The most famous creations are the St-Séverin and the Pérec, a multigrain bread without wheat, named in homage to the writer George Pérec, who wrote the novel La Disparition without using the letter e. What a feat!
“A customer who was friends with George Pérec came by our bakery and couldn’t believe that a loaf of bread was named after him,” says Jean-François. “This man taught literature at Laval University for three months, and he used to pick up his bread here every week.”
« Those are nice encounters, » says Lise.
“We don’t always know who people are. We look everyone in the eye, no matter who they are or what they do,” she says. “Everyone comes to get bread, from the drunkard to the Prime Minister,” adds Jean-François.
Some make the detour from Ottawa to come and get bread from us. Orders arrive in from Montreal and Charlevoix as well.
If bread is life, Paingruël sets its stories in time thanks to the wood that is used extensively for bread. Here, the bread bags are made of wood; the bread-growing cabinets are made of wood, the drawers are made of wood, the counter is made of wood.
Everything is made of wood!
“The ambient air remains confined in the wood,” explains Jean-François. “When it’s hot, it also tempers the bread well. Most bakeries use electrical cabinets, but we trust wood. We even have our cabinetmaker in the neighbourhood who customizes everything for us.”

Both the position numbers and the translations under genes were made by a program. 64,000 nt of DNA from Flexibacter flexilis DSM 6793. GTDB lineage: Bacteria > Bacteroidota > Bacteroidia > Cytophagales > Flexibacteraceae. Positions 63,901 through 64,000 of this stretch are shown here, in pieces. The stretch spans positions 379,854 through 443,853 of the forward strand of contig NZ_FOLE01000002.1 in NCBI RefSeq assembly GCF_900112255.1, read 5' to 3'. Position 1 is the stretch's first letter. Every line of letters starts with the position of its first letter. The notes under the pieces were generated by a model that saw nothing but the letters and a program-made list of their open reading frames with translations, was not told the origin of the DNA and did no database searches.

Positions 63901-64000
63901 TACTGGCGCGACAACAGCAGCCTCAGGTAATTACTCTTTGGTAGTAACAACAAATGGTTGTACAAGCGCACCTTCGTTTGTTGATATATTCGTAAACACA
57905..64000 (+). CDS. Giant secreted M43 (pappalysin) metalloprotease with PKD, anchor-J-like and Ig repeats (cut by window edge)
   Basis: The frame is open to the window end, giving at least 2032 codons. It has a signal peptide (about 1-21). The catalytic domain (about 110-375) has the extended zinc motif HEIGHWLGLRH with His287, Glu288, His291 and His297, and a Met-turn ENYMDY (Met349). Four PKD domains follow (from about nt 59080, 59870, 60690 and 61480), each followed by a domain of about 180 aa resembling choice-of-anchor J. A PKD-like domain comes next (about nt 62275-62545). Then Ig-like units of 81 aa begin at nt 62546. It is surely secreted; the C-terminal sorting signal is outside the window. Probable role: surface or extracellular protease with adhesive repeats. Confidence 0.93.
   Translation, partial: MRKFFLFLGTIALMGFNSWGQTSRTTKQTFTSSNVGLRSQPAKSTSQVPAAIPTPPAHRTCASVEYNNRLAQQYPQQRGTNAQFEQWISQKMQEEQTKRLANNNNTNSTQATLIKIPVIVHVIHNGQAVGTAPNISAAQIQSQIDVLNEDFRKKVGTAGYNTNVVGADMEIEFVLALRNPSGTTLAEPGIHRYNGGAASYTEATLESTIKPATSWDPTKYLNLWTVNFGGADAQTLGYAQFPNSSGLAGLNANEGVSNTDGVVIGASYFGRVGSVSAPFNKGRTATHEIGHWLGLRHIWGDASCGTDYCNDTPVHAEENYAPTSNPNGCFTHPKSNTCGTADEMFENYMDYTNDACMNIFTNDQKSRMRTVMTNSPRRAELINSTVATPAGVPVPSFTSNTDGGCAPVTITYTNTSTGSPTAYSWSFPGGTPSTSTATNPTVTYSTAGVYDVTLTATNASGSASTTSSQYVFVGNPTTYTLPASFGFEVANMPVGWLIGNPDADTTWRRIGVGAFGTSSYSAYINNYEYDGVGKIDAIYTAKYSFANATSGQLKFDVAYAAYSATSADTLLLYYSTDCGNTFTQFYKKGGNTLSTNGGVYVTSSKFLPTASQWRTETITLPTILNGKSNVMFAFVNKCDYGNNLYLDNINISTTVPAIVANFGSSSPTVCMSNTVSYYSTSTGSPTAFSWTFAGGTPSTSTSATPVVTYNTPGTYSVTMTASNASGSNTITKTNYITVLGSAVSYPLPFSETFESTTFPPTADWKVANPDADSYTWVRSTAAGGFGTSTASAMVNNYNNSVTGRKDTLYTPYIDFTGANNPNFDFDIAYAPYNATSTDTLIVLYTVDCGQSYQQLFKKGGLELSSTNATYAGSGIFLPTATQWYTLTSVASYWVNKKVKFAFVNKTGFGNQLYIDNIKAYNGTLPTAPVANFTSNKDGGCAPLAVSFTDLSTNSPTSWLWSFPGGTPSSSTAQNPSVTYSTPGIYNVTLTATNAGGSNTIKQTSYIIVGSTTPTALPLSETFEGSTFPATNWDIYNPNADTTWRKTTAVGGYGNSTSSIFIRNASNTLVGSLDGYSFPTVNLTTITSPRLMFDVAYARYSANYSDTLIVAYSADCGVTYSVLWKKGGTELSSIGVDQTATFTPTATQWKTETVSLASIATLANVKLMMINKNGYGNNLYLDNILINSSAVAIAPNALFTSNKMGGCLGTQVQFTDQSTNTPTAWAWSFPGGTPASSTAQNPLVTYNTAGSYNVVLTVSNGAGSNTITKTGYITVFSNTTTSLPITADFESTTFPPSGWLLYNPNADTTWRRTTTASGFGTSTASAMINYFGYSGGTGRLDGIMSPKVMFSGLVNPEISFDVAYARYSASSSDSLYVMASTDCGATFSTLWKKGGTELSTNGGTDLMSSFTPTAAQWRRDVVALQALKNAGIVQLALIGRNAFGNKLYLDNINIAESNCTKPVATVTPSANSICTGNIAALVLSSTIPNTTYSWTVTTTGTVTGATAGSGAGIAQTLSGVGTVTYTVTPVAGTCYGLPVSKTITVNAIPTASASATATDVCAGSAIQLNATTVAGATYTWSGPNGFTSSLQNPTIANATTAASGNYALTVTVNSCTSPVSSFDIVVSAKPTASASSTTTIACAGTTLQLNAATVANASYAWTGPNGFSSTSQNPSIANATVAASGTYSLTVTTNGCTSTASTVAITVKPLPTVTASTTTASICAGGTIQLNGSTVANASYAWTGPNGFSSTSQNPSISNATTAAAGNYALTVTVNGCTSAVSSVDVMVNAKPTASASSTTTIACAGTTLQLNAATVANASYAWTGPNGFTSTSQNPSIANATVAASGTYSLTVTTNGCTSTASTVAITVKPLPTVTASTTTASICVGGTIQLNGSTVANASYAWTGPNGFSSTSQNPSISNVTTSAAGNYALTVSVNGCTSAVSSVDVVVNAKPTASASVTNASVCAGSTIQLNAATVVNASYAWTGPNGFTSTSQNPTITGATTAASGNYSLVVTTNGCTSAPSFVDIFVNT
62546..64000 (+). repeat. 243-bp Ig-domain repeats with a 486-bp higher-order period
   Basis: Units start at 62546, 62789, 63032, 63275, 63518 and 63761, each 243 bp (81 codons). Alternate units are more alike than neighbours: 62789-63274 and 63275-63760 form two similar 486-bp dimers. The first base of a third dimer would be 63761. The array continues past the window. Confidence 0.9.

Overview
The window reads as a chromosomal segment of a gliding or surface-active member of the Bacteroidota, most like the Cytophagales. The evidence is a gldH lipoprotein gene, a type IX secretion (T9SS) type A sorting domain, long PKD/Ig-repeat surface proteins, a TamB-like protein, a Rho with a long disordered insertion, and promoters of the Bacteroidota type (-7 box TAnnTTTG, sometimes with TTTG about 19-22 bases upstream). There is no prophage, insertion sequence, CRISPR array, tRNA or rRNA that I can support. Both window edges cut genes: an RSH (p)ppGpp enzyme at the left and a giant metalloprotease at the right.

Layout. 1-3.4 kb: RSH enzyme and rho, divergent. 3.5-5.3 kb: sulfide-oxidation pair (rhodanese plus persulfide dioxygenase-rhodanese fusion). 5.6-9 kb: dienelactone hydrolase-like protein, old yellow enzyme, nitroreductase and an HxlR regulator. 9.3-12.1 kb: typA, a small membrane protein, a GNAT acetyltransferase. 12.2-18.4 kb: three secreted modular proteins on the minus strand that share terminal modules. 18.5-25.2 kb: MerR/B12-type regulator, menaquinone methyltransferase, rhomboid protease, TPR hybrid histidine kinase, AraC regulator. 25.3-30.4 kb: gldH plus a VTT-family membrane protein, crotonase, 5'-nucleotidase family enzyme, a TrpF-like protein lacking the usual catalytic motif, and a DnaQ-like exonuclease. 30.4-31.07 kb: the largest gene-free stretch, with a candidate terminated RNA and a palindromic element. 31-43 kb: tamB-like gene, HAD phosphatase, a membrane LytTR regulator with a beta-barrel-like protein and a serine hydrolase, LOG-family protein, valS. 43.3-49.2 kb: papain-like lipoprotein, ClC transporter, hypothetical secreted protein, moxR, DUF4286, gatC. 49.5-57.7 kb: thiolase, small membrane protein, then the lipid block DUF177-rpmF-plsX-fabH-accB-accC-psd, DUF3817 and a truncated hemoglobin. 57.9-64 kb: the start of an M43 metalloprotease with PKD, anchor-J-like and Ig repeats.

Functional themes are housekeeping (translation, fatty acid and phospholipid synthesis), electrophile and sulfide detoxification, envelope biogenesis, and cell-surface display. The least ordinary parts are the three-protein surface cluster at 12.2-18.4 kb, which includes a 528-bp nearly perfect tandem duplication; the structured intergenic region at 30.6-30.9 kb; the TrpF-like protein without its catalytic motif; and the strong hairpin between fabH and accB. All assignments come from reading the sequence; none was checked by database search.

“There’s a human dimension that’s so important in bread. The baker has to stay awake, and he can’t sleep while it’s baking or while it’s rising. At all times, he must feel the bread.” Jean-François Schoofs, co-owner Paingruël
Lise and Jean-François bought the bakery on September 4th, 2007. Labour shortages, the arrival of supermarkets and the multiplicity of bakeries have been their most significant challenges over the past 13 years.
There was even vicious unfair competition that was overcome thanks to their loyal customers.
“From one day to the next, employees left me with my recipes to become my competitors,” says Jean-François, who is still a little burnt out from this misadventure. “None of them are still in business today,” he points out.
They speak very highly of loyal employees on whom they can count and for whom they have a lot of respect, such as the one they call Michelle-des-confitures, the very first Paingruël employee, who has been making jams for them for 20 years. Her little jars of pure happiness are always displayed in the beautiful red cupboard to the right of the entrance to the shop.
She even has prepared an exceptional strawberry-based recipe flavoured with balsam fir to celebrate the 20th anniversary.
The croissants are crispy and tasty. Photo: Radio-Canada/Allison Van Rassel
“We believe in our product so much. It’s borderline crazy. I love these loaves of bread so much. And the customers never let us down. They’re our backbone, and that’s what keeps us alive.” Lise Colletti, co-owner of the Paingruël bakery.
And the acronym Paingruël, what does it stand for? I asked.
“It doesn’t mean anything at all!” Mr. Colletti answered. “But the children recognize it,” Jean-François adds. “They can’t even read, but they associate the image with bread. That’s what I find most heartwarming.”
Something tells me that the comfort of the bread of Paingruël is here to stay, because despite the most insurmountable challenges, the bread, the real bread, remains the utlimate refuge.